Evidence-based Referral: Effects of the Revised Youth Fit 4 Life Protocol on Physical Activity Outputs

James J. Annesi, Kennesaw State University
Linda L. Vaughn, YMCA of Metropolitan Atlanta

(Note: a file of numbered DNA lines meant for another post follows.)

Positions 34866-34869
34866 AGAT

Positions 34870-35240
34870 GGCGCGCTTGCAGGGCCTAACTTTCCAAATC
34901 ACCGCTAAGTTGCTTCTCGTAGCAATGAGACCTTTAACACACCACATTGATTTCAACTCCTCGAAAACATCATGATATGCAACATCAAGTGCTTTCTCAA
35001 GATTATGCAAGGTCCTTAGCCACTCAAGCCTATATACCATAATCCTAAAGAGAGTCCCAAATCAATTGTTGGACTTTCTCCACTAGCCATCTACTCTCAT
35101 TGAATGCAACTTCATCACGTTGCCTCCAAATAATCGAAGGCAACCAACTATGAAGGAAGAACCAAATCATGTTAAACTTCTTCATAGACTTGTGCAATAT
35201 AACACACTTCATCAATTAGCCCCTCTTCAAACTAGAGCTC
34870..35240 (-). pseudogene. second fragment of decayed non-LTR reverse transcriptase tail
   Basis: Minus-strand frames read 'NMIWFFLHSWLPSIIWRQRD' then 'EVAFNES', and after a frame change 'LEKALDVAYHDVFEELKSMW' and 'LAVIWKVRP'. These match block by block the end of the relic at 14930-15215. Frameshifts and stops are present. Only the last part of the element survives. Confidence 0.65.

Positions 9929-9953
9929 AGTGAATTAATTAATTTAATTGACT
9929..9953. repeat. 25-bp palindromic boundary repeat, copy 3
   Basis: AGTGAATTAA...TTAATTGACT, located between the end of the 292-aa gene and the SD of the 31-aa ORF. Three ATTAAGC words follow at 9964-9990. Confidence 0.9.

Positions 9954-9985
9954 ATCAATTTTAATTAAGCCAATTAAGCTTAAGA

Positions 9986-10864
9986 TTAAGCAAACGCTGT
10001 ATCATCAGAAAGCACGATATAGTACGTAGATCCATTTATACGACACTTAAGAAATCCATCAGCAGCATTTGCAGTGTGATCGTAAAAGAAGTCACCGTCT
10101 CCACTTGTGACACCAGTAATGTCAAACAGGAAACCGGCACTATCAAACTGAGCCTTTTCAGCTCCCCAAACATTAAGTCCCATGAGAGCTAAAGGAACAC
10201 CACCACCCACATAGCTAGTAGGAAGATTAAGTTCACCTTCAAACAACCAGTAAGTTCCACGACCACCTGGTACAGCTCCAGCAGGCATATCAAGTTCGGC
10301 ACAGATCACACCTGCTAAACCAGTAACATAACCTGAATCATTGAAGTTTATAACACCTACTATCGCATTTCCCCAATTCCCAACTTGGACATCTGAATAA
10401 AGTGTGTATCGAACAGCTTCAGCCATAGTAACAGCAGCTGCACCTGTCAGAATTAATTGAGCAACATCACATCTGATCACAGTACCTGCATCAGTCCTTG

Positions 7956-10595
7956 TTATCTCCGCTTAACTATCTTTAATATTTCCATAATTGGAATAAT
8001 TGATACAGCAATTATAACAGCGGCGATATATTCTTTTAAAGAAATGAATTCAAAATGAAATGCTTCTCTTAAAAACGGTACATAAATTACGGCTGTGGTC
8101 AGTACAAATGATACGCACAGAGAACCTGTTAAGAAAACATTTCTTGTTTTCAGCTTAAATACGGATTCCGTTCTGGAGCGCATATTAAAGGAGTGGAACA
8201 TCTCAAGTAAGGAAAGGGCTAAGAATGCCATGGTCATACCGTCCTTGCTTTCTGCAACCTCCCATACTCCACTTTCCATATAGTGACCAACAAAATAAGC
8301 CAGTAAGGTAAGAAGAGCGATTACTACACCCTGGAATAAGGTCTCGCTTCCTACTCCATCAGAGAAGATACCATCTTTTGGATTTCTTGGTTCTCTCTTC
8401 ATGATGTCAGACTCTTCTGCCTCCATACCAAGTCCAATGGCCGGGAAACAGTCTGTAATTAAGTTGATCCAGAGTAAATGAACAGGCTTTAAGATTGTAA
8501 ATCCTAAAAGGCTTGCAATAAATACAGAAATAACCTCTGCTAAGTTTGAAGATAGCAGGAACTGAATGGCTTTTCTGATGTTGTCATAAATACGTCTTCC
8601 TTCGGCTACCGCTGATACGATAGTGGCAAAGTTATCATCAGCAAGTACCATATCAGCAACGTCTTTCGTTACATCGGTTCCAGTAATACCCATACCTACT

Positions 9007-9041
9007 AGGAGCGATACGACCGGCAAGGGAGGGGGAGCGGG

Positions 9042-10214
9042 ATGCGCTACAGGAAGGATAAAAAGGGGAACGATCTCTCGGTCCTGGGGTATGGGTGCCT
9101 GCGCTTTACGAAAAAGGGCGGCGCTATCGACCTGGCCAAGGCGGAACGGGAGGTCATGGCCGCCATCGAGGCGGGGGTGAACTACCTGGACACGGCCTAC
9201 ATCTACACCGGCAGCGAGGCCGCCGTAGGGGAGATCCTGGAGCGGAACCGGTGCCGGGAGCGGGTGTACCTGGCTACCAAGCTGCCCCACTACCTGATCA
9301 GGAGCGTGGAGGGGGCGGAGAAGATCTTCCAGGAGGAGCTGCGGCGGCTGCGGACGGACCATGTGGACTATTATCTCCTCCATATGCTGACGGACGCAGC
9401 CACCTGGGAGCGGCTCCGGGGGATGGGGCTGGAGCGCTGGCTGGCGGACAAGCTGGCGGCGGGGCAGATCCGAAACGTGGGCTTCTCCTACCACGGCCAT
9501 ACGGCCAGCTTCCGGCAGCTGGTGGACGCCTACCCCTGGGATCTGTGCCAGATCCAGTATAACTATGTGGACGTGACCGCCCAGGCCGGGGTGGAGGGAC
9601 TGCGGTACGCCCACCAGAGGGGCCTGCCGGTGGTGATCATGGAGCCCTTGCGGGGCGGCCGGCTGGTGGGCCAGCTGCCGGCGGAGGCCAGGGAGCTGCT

Background: Lack of physical activity is prevalent in youths. Pediatricians seek referrals to reliably increase outputs, especially in their overweight and underactive patients. Objective: Within a randomized controlled trial, we contrasted 2 physical activity/nutrition treatments on the basis of social cognitive and self-efficacy theory, and a comparison condition, on time in moderate-to-vigorous physical activity (MVPA) during the 45-min/day physical activity segment of elementary afterschool care. Methods: In youths ranging in age from 9 to 12 years (9.7 ± 0.8 years, overall), the Original Youth Fit For Life treatment (Original YFFL; n = 49), the Revised Youth Fit 4 Life treatment (Revised YF4L, n = 43), and a comparison condition of typical care (Comparison, n = 46) were contrasted using a 3 (groups) × 2 (sexes) analysis of variance incorporating means of 3 accelerometer measurements over 12 weeks. Results: There was a significantly greater amount of time in MVPA in the Revised YF4L group than either the Original YFFL or Comparison groups (F2, 132 = 281.20, p < 0.001). Boys completed significantly more time in MVPA than girls (F2, 132 = 16.43, p < 0.001); however, there was not a significant group × sex interaction. Supplementary analyses indicated sedentary time was significantly less by 29% in the Revised YF4L when contrasted with the Comparison group. Conclusion: The Revised YF4L protocol that sought to maximize participants' cardiovascular physical activity appeared to improve upon the Original YFFL treatment on time in MVPA. Thus, pediatricians might have confidence in referring their patients to such evidence-based approaches. Future research should also evaluate the effects of YF4L on psychosocial predictors of physical activity and change in body mass index.